LESSON 6: SUPPLY CHAIN MANAGEMENT Outline • Supply Chain and Supply Chain Management • Supply Chain Database and Planning • Supply Chain Management and Competitive Advantage • Investment in Supply Chain • Transportation Problem
Supply Chain • A supply chain represents all the stages at which value is added in producing and delivering a product or service from suppliers (and their suppliers) to customers (and their customers). • A conceptual view of the supply chain network is shown on the next slide. In practice, the supply chain network can be quite large and complex.
Supply Chain Management • Supply chain management is the coordination of the following functions and activities along the supply chain: • Planning and managing of supply and demand • Acquiring material • Warehousing • Inventory control and distribution • Producing and scheduling the product or service • Delivery and customer service
Supply Chain Database and Planning A supply chain database contains information on flow of items through the supply chain and cater to other planning decisions.
Supply Chain Management and Competitive Advantage • Competitive advantage may be obtained with a total systems approach to managing flow of information, materials and services along the supply chain • Text p. 307 discusses how Wal-Mart obtained a competitive advantage and won market-share over K-Mart with an investment in information technology towards an efficient supply chain management.
Investment in Supply Chain • For high profit margin (high tech products, innovative products) products, it’s important to create a responsive supply chain. The goals of investment are: • Reduce stockout • Reduce lead time along the supply chain
Investment in Supply Chain • For low profit margin (staple products, functional products) products, it’s important to create an efficient supply chain. The goals of investment are: • Reduce cost • Increase resource utilization, minimize inventory, • select vendors on the basis of cost and quality, design products that can be produced depending on such vendors
Investment in Supply Chain Functional Products Innovative Products Efficient Supply-Chain Match Mismatch Responsive Supply-Chain Mismatch Match
Transportation Problem • The transportation problem minimizes the total shipping costs of transporting goods from m origins (each with a supply si) to n destinations (each with a demand dj), when the unit shipping cost from an origin, i, to a destination, j, is cij. • The network representation for a transportation problem with two sources and three destinations is given on the next slide.
Transportation Problem 1 • Network Representation d1 c11 1 s1 c12 c13 2 d2 c21 c22 2 s2 c23 3 d3 SOURCES DESTINATIONS
Transportation ProblemExample The Riverside Disk Drive Corporation produces Ambassador drives for personal computers in two plants located in Waterloo and Toronto. Periodically, shipments are made from these production facilities to three warehouses located in Windsor, London, and Ottawa.
Transportation ProblemExample Over the next month, the production quantities of the 80 GB drives are expected to be (in thousands of units) Plant Anticipated Production (000 units) Waterloo 70 Toronto 110 So, the total production = 70+110 = 180 (000 units)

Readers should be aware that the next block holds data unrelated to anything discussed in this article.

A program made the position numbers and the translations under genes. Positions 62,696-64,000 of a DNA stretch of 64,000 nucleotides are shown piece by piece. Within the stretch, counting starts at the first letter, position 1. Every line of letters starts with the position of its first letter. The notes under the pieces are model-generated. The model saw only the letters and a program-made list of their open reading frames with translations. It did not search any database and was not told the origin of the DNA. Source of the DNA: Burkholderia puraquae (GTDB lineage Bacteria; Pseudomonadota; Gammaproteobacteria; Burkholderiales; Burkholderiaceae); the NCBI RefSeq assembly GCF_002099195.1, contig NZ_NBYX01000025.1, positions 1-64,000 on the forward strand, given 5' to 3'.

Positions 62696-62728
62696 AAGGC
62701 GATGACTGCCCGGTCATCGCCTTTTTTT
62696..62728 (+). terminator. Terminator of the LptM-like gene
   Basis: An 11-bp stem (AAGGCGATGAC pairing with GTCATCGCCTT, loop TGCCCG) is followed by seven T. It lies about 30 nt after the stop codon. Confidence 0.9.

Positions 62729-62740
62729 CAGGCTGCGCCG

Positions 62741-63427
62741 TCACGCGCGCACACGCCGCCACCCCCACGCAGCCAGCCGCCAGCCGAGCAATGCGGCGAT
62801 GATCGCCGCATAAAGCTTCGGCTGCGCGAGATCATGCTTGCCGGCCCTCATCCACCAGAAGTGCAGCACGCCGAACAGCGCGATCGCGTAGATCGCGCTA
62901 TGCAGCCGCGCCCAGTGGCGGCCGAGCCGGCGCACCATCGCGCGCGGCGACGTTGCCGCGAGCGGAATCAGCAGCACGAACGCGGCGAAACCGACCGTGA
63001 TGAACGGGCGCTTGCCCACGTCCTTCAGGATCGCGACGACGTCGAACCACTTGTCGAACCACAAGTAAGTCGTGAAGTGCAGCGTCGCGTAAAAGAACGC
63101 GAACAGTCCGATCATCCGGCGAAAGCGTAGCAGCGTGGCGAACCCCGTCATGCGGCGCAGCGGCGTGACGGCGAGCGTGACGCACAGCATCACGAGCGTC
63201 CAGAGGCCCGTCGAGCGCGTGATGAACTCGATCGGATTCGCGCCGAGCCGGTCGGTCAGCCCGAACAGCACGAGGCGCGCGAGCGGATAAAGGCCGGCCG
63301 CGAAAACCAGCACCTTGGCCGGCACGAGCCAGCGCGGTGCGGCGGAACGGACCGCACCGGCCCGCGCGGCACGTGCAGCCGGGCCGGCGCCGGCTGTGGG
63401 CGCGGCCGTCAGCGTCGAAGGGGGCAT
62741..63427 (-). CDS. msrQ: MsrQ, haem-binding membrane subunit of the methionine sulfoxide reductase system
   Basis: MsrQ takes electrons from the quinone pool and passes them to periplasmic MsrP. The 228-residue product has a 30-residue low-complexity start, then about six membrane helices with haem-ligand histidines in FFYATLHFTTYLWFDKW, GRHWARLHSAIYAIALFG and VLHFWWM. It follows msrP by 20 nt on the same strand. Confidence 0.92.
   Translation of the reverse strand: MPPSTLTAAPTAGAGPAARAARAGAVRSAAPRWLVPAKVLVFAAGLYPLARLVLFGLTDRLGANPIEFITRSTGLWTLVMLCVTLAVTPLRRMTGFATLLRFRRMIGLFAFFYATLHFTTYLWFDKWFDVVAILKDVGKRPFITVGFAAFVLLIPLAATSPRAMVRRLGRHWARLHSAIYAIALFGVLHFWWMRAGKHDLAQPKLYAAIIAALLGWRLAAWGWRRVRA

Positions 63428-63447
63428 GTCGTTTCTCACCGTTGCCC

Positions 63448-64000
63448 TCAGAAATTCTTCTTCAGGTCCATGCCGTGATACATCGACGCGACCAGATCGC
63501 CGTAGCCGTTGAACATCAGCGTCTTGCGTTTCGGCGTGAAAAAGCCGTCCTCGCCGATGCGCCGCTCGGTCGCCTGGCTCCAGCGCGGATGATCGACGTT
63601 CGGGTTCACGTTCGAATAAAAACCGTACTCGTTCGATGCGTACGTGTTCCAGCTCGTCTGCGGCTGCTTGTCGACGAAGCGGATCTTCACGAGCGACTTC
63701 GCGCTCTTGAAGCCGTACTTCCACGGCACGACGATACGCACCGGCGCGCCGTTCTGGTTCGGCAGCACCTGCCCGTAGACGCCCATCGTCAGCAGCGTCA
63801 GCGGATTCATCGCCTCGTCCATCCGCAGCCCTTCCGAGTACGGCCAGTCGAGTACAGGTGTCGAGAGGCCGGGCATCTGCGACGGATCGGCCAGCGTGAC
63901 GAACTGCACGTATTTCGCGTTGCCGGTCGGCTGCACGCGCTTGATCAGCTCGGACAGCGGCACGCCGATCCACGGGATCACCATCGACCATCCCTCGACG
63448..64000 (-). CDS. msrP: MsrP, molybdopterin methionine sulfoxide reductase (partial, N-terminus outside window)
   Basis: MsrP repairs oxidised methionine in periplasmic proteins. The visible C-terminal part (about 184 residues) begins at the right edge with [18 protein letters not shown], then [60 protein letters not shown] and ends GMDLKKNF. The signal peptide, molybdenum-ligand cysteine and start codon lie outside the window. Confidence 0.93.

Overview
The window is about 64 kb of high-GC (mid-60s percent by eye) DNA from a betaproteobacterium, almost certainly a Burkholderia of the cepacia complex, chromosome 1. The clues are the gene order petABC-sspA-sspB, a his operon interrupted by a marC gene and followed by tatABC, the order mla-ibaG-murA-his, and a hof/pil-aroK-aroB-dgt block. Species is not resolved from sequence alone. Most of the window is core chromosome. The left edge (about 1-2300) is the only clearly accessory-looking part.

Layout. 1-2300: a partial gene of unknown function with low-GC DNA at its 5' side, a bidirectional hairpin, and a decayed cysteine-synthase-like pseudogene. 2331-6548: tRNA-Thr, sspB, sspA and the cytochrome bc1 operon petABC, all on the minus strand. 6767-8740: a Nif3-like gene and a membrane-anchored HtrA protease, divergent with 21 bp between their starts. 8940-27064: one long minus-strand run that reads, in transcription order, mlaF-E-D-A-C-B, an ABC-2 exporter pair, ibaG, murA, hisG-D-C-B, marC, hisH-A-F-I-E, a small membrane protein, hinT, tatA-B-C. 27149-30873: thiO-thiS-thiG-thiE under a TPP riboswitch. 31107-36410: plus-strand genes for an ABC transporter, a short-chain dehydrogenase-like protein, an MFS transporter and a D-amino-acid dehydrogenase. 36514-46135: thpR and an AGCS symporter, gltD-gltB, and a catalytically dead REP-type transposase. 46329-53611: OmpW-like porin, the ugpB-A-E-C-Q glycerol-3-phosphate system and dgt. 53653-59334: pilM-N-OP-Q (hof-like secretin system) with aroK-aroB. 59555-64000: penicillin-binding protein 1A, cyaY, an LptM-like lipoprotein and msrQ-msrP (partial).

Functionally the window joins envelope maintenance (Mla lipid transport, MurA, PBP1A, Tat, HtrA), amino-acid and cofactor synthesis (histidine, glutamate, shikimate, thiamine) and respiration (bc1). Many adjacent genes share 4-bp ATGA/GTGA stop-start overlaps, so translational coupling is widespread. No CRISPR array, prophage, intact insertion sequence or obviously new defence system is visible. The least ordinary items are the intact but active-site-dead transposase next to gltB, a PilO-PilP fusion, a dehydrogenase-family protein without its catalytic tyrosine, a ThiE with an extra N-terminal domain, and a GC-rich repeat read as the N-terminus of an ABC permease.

Transportation ProblemExample The amounts shipped to the three warehouses will be Warehouse Shipment Quantity (000 units) Windsor 35 London 55 Ottawa 90 So, the total shipment = 35+55+90 = 180 (000 units) = total production. As it is here, transportation problems generally require total production (supply) = total shipment (demand).In case of inequality a dummy plant or warehouse can be used.
Transportation ProblemExample The unit costs for shipping 1,000 units from each plant to each warehouse is given below: Plant Windsor London Ottawa Waterloo 420 280 580 Toronto 990 640 820 Determine a pattern of shipping that minimizes total transportation cost.
Transportation ProblemExample: Network Representation 35 Windsor 420 70 280 Waterloo 580 55 London 990 640 110 Toronto 820 90 Ottawa SOURCES DESTINATIONS
Transportation Problem A Greedy Heuristic • The transportation problem will be solved using a greedy heuristic and Excel Solver. • The heuristic is easy to use, but does not guarantee an optimal solution. The heuristic provides an intuition on the structure of the problem. • An optimal solution can be obtained by solving the problem as a linear programming problem. Excel Solver will be used to solve the linear programming problem.
Transportation Problem A Greedy Heuristic • The greedy heuristic discussed here is an iterative approach. • In each iteration, a minimum unit cost transportation alternative is chosen and the maximum possible units is transported using that alternative. • Note that the maximum units to transport is actually minimum of production available and shipment required.
Transportation ProblemExample: Greedy Heuristic Windsor London Ottawa 280 420 580 Waterloo 70 990 640 820 Toronto 110 90 55 35 The initial tableau shows all production volumes (70, 110), shipments required (90, 55, 35) and all unit costs (in boxes)
Transportation Problem A Greedy Heuristic • Final solution and cost: • From Waterloo transport • 15 units to Windsor, cost = 15(420) = $6,300 • 55 units to London, cost = 55(280) = $15,400 • From Toronto transport • 75 units to Windsor, cost = 75(990) = $74,250 • 35 units to Ottawa, cost = 35(820) = $28,700 • Total cost =$124,650 • As you will see in the next few slides, linear programming technique provides a better solution with a cost of $113,100 when the problem is solved using Excel Solver.
Excel Solution • Set up the spreadsheet as shown on the next slide. • The cells with question marks are the decision variables. Excel will find numbers to these cells. • The cells with numbers are input cells. • Blank cells B10, C10, D10, E8 and E9 are to be filled up by formula. Cell B10 will contain total amount shipped to Windsor as suggested by the Excel solution. So, the formula for this cell is =B8+B9. Similarly, C10 and D10 will contain total amount shipped to London and Ottawa respectively. Cells E8 and E9 will contain total amount shipped from Waterloo and Toronto respectively. All the formula of these cells are listed on Slide 27.